Bevacizumab is a recombinant humanized monoclonal IgG1 that binds to and inhibits the receptor-binding domain of all VEGF-A isoforms. This binding prevents interaction between VEGF-A and its receptors (Flt-1 and KDR) on the surface of endothelial cells, which initiates the intracellular signaling pathway that leads to endothelial cell proliferation, new blood vessel formation, and vascular leakage.


Philip J. Rosenfeld, MD, PhD, of Bascom Palmer Eye Institute in Miami can be credited with the introduction of bevacizumab into clinical retina practice. He had been an investigator in the early-phase trials of intravitreal injections of ranibizumab in 2001 for Genentech and witnessed the profound beneficial effect of anti-VEGF in eyes with nAMD when evaluated by optical coherence tomography (OCT).6,7 Ranibizumab, which is an antibody fragment, was derived from the same nucleic acid sequences as bevacizumab, but genetically engineered and affinity matured into a higher affinity molecule, and that early primate studies had demonstrated the molecular progenitor for bevacizumab effectively prevented iris neovascularization.8 Both ranibizumab and bevacizumab had the same anti-VEGF binding domains and would be expected to deliver near-identical anti-VEGF activity. Genentech did not wish to pursue clinical trials of bevacizumab for nAMD, so a donation-funded trial of systemically delivered (intravenously) bevacizumab was initiated at Bascom Palmer in 2004, led by Dr. Rosenfeld, in collaboration with Andrew Moshfeghi, MD, and Department Chair Carmen Puliafito, MD.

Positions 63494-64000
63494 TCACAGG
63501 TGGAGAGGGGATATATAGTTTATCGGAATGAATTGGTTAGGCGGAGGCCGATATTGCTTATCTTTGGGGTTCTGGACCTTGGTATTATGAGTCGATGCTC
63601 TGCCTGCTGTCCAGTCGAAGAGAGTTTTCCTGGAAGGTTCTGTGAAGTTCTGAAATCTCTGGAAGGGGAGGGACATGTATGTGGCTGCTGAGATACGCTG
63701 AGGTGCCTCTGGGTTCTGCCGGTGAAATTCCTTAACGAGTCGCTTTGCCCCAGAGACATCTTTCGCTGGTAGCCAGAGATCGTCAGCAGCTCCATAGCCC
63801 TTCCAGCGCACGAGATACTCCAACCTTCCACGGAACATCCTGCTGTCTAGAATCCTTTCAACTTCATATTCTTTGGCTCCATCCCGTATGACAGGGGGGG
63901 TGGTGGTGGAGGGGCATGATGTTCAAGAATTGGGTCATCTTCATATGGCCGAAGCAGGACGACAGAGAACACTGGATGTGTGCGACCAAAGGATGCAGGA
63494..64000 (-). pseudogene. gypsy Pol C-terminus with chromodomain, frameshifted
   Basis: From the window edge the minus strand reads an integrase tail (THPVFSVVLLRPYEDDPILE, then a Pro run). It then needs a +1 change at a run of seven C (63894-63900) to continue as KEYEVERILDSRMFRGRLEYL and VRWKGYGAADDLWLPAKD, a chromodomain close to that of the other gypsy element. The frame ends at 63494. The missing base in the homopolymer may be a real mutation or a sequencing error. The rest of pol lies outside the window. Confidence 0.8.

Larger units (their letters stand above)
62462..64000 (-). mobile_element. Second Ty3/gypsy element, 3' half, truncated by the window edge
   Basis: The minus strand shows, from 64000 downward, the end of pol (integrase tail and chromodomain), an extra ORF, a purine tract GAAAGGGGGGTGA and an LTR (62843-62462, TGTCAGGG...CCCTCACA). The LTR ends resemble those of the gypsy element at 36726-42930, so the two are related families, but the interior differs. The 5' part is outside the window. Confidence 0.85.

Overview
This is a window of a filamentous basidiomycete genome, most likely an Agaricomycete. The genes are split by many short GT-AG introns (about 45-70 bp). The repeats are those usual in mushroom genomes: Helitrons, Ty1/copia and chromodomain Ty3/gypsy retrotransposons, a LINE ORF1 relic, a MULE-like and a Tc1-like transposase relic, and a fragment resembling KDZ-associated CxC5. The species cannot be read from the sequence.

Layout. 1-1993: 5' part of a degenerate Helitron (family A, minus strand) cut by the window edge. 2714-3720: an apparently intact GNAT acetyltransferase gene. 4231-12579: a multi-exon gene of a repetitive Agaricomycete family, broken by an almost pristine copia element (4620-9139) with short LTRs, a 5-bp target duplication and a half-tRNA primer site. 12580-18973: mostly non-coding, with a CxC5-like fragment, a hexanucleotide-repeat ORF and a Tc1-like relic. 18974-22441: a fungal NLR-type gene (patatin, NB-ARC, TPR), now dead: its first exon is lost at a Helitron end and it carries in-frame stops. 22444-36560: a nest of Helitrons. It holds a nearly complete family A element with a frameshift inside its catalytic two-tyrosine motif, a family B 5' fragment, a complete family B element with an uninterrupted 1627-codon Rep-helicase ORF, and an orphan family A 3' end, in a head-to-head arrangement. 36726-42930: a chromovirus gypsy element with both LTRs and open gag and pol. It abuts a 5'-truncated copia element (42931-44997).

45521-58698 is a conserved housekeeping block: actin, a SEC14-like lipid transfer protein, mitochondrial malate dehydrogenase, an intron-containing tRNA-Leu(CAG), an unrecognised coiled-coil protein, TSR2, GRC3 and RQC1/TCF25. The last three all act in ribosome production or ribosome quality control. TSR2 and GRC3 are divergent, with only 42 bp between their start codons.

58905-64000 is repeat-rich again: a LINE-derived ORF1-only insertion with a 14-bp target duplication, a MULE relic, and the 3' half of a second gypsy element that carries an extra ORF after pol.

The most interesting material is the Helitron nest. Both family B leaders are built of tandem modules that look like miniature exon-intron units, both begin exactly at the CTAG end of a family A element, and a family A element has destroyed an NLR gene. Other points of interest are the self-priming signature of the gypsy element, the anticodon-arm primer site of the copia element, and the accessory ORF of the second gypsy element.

Eighteen patients received 5 mg/kg systemic infusions of bevacizumab (~500x eventual intravitreal dose) at two-week intervals and demonstrated the same dramatic improvements on OCT and visual acuity observed in the intravitreally administered ranibizumab trial. However, the systemic dosing of bevacizumab raised potential safety concerns associated with systemic hypertension and thromboembolic events.